Every morning I wake up and have 20 new emails. All of them are trying to sell me something and convince me to part ways with my hard earned money. How much money do you think this costs people per year?
Email is a great invention. While it does take away the joy of getting actual mail, it is the ultimate in convenience. But it can also be the ultimate in temptation too.
Most of us have at least one email account on our smartphones and if you’re like me, that email account is the one you use for everything. If I left it unchecked for a day, there’d probably be 25 or more emails. Some of them are even there when I wake up – I have an average of 4-6 emails just waiting for me every morning.
I wondered how many of those emails I actually needed and how many were just tempting me to spend money.
Here is what I found in my emails from just 1 week:
- 6 different clothing companies had sent me several emails each with either a gift voucher for my birthday or notice of a sale.
- Another clothing company noted that I’d started an order and hadn’t finished it (I changed my mind on yet another black dress) so they offered an extra 15% off to encourage me to buy it.
- A specialist stationery company sent me a gift voucher for my birthday in an amount that can literally buy nothing at that store.
- GroupOn and Living Social sent me emails EVERY DAY about stuff they had that they thought I would like.
- Ticketek told me about all the shows and sporting events that are on in my home town of Brisbane.
- Jetstar and Qantas both sent me love letters about sales and great deals on flights, oh and hotels and car hire and restaurants that correspond with those destinations.
- Several department stores and specialty stores thanked me for being a member and reminded me about their rewards programs.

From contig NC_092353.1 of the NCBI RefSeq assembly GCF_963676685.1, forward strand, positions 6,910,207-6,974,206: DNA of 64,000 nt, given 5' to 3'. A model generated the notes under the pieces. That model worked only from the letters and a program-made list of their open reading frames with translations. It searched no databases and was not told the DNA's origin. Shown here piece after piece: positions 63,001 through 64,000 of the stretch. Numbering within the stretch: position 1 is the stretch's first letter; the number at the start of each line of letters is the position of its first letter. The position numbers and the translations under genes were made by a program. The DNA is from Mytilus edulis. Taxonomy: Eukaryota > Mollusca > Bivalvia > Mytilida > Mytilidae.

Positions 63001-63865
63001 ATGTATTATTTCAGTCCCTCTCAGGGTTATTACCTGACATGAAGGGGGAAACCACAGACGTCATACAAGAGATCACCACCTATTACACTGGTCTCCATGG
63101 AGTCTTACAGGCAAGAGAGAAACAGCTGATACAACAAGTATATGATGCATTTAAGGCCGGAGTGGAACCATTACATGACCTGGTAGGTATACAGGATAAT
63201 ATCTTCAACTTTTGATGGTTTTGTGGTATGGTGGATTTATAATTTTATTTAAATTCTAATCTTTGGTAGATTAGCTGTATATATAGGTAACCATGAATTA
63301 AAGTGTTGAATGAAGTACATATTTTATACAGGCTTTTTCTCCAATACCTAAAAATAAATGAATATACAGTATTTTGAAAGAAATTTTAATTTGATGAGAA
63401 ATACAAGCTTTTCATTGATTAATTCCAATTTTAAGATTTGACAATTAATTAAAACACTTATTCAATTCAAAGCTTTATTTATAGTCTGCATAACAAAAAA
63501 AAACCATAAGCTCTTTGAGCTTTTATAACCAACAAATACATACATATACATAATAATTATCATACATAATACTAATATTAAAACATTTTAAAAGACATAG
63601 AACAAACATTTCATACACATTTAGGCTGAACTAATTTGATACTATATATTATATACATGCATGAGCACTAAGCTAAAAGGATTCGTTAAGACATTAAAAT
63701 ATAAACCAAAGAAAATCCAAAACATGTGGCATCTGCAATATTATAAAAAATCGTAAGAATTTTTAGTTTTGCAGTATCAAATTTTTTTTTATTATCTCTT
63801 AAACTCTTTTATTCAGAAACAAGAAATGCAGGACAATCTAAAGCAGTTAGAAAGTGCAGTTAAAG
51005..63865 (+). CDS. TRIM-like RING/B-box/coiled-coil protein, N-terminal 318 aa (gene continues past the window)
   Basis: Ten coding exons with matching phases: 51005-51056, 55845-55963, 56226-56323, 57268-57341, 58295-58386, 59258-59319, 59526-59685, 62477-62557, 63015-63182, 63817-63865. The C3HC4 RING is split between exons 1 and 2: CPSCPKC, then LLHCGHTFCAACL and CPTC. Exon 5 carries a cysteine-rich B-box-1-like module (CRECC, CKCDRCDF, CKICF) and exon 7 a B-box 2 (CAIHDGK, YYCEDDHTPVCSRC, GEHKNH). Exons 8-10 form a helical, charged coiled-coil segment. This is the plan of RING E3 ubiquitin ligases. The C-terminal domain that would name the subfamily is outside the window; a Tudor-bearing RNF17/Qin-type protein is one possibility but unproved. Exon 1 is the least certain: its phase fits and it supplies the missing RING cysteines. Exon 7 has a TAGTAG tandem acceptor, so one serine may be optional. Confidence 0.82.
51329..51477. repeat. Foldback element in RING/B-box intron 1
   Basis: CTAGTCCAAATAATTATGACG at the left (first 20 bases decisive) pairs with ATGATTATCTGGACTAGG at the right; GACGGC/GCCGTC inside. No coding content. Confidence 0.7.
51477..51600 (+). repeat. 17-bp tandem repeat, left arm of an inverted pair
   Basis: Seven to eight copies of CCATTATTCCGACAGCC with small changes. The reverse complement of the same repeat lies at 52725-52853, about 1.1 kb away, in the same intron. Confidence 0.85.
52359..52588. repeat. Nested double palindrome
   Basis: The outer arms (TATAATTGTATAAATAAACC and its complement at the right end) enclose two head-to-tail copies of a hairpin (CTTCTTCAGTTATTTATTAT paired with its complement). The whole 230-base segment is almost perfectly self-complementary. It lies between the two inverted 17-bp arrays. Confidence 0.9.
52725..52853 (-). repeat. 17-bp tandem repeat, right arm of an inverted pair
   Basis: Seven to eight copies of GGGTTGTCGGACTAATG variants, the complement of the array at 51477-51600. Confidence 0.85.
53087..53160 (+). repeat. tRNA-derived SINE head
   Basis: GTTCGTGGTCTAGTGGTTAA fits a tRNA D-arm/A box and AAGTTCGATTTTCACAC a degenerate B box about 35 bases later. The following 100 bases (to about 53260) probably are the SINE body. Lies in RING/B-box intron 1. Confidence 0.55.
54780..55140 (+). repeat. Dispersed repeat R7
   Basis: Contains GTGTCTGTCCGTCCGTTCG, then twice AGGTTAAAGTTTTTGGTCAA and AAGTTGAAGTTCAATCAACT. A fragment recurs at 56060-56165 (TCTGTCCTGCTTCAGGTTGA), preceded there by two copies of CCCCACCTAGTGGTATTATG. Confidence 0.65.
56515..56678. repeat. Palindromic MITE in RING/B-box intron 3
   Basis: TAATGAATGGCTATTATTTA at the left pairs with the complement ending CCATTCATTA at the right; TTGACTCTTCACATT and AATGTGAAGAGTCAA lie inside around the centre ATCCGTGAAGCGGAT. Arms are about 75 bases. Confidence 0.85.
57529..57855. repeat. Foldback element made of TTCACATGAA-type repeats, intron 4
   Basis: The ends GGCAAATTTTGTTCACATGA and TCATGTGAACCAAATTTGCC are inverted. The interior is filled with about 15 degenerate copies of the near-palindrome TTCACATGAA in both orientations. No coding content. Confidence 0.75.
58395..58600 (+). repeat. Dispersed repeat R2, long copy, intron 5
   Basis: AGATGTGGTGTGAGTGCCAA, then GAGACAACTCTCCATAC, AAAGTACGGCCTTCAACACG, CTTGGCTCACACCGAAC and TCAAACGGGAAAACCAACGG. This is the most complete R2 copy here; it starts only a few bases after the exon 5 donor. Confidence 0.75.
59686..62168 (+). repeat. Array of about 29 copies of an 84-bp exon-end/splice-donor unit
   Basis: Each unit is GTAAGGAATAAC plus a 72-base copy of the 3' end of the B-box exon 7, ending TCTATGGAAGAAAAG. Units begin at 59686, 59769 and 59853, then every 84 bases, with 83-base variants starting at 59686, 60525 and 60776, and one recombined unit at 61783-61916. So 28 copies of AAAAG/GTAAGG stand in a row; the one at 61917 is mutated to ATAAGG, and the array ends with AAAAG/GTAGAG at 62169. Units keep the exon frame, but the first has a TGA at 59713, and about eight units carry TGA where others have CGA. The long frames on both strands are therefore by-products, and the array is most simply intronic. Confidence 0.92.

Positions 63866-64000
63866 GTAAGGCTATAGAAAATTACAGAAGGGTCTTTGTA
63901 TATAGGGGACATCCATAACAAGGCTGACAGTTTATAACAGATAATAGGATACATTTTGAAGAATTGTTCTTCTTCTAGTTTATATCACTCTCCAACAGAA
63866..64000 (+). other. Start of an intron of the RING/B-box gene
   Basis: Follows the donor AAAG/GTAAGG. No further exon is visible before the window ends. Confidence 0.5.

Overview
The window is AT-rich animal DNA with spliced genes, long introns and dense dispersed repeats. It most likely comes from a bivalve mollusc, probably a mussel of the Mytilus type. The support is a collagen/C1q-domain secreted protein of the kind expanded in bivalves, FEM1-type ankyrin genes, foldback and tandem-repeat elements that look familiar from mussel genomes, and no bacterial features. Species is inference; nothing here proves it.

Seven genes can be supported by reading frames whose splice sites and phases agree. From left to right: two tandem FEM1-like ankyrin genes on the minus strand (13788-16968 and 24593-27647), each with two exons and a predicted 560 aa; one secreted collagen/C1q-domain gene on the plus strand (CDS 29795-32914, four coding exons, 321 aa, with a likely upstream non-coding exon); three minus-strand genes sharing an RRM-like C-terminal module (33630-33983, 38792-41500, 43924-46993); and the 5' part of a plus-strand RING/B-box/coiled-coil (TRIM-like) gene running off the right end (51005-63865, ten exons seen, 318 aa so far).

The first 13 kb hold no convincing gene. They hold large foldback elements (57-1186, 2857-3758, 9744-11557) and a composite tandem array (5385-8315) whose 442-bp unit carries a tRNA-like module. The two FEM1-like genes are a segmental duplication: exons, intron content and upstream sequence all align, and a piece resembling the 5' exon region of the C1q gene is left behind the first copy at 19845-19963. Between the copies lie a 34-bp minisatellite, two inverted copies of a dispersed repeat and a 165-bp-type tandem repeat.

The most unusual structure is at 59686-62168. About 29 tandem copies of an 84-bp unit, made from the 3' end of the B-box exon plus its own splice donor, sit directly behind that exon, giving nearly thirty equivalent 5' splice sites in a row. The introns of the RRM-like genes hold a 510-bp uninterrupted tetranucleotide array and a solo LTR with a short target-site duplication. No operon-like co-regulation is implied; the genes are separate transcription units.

- eBay kept telling me about the items I was watching and the special sales they had on.
- I got bombarded with “special deals” on cosmetics and handbags.
- The two stores I feel the weakest at – Howards Storage World and Officeworks – both reminded me how much they loved me.
Now, sure, these are just emails and I can delete them straight away if I want to, but every email is written by a communications or psychology expert to get my attention. They use the words and the colours and the effects that work to get our minds racing and our impulses active.
The worst ones are the ones that hook you in with a great deal that you just can’t believe is real, it turns out not to be real, but you’ve clicked on the link now and you are in their grasp. All of a sudden you’re browsing.
And this is just email!
Think about all the other times you see advertising during the day: it’s on your favourite websites, it’s on the radio, it’s on the TV, it’s at the cinema, it’s in the newspapers and the magazines, it’s on billboards and bus stops and even inside the buses and the taxis and on your shopping dockets. GAH! It is EVERYWHERE. It’s no wonder we feel the pressure to spend.
Anyway, back to email.
Here are some tips to improve your savings by reducing your emails:
- Unsubscribe from any emails you don’t need to see. It’s unlikely you will forget these stores exist and the loyalty programs will still work if you don’t get their emails. Bye clothing companies, it’s been swell.
- If you still want to receive notification of sales, alter the frequency of the emails you receive. You can usually do this through the unsubscribe function where you can choose what emails you will get and when.
- If the unsubscribe function requests a username and password and you just can’t remember it, email or call the customer service section of the company and request them to remove you manually. They usually action it fairly promptly.
- Set up a rule on your mailbox so that emails from certain stores that you want to keep receiving go into a folder you can access later.
- Be more aware of what you are signing up for online. Don’t just tick yes to everything – think about what you actually want to receive and how often you want to receive it.
There are programs you can sign up for that will put all your junk mail into a simply daily or weekly digest or that will unsubscribe you completely, but I haven’t tested these out so I can’t vouch for them.
I’d be interested to hear from anyone that has given these a go?